PubMed | U.S. National Institute on Drug Abuse and Drug Testing and Program Policy
Type: Journal Article | Journal: Drug testing and analysis | Year: 2015

Synthetic cannabinoids are marketed as legal alternatives to cannabis, as routine urine cannabinoid immunoassays do not detect synthetic cannabinoids. Laboratories are challenged to identify these new designer drugs that are widely available and represent a major public health and safety problem. Immunoassay testing offers rapid separation of presumptive positive and negative specimens, prior to more costly and time-consuming chromatographic confirmation. The Neogen SPICE ELISA kit targets JWH-018N-pentanoic acid as a marker for urinary synthetic cannabinoids. Assay performance was evaluated by analyzing 2469 authentic urine samples with the Neogen immunoassay and liquid chromatography-tandem mass spectrometry (LC-MS/MS). Two immunoassay cut-off concentrations, 5 and 10g/L, classified samples as presumptive positive or negative, followed by qualitative LC-MS/MS confirmation for 29 synthetic cannabinoids markers with limits of detection of 0.5-10g/L to determine the assays sensitivity, specificity and efficacy. Challenges at 25% of each cut-off also were investigated to determine performance around the cut-off and intra- and inter-plate imprecision. The immunoassay was linear from 1 to 250g/L (r(2) =0.992) with intra- and inter-plate imprecision of 5.3% and <9%, respectively. Sensitivity, specificity, and efficiency results with the 5g/L cut-off were 79.9%, 99.7%, and 97.4% and with the 10g/L cut-off 69.3%, 99.8%, and 96.3%, respectively. Cross-reactivity was shown for 18 of 73 synthetic cannabinoids markers evaluated. Good sensitivity, specificity, and efficiency, lack of sample preparation requirements, and rapid semi-automation documented that the Neogen SPICE ELISA kit is a viable method for screening synthetic cannabinoids in urine targeting JWH-018N-pentanoic acid.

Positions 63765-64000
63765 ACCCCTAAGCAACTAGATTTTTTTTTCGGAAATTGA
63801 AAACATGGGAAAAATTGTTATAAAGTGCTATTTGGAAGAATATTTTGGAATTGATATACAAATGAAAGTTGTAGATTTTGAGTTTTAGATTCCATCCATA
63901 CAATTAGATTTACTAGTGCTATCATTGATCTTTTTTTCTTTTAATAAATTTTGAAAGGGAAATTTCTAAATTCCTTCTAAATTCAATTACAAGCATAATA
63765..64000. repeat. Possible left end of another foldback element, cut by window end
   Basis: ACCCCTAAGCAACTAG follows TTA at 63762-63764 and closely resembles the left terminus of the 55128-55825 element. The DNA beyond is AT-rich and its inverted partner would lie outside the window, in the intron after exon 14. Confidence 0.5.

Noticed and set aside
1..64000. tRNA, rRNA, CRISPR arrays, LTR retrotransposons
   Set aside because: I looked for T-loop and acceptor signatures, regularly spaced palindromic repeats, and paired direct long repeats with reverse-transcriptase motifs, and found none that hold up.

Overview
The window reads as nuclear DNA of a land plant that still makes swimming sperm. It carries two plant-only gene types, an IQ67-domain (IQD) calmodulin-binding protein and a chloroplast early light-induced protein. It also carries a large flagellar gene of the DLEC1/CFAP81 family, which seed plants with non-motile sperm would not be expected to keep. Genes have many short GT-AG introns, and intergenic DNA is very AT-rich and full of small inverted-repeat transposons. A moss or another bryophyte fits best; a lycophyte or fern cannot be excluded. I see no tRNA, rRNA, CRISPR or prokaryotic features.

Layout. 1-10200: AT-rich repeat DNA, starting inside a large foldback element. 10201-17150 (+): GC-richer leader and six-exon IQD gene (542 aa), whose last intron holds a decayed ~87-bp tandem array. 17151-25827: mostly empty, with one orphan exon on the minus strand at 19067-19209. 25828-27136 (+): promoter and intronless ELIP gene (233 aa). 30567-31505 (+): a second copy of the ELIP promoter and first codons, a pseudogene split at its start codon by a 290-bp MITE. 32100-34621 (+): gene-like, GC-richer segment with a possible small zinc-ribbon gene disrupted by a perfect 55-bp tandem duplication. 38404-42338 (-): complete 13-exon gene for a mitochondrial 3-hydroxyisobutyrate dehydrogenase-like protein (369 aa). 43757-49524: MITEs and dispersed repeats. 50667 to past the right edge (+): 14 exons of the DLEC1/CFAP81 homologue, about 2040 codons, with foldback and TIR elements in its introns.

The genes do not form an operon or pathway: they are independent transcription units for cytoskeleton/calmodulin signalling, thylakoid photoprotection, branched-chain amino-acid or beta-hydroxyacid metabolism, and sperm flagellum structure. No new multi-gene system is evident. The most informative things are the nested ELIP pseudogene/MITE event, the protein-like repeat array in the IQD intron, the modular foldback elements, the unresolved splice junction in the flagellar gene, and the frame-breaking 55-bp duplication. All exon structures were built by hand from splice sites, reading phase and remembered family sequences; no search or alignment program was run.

PubMed | U.S. National Institute on Drug Abuse and Drug Testing and Program Policy
Type: Journal Article | Journal: Drug testing and analysis | Year: 2015

Synthetic cannabinoid intake is an ongoing health issue worldwide, with new compounds continually emerging, making drug testing complex. Parent synthetic cannabinoids are rarely detected in urine, the most common matrix employed in workplace drug testing. Optimal identification of synthetic cannabinoid markers in authentic urine specimens and correlation of metabolite concentrations and toxicities would improve synthetic cannabinoid result interpretation. We screened 20017 randomly collected US military urine specimens between July 2011 and June 2012 with a synthetic cannabinoid immunoassay yielding 1432 presumptive positive specimens. We analyzed all presumptive positive and 1069 negative specimens with our qualitative synthetic cannabinoid liquid chromatography-tandem mass spectrometry (LC-MS/MS) method, which confirmed 290 positive specimens. All 290 positive and 487 randomly selected negative specimens were quantified with the most comprehensive urine quantitative LC-MS/MS method published to date; 290 specimens confirmed positive for 22 metabolites from 11 parent synthetic cannabinoids. The five most predominant metabolites were JWH-018 pentanoic acid (93%), JWH-N-hydroxypentyl (84%), AM2201 N-hydroxypentyl (69%), JWH-073 butanoic acid (69%), and JWH-122N-hydroxypentyl (45%) with 11.1 (0.1-2,434), 5.1 (0.1-1,239), 2.0 (0.1-321), 1.1 (0.1-48.6), and 1.1 (0.1-250) g/L median (range) concentrations, respectively. Alkyl hydroxy and carboxy metabolites provided suitable biomarkers for 11 parent synthetic cannabinoids; although hydroxyindoles were also observed. This is by far the largest data set of synthetic cannabinoid metabolites urine concentrations from randomly collected workplace drug testing specimens rather than acute intoxications or driving under the influence of drugs. These data improve the interpretation of synthetic cannabinoid urine test results and suggest suitable urine markers of synthetic cannabinoid intake.

Loading Drug Testing and Program Policy collaborators
Loading Drug Testing and Program Policy collaborators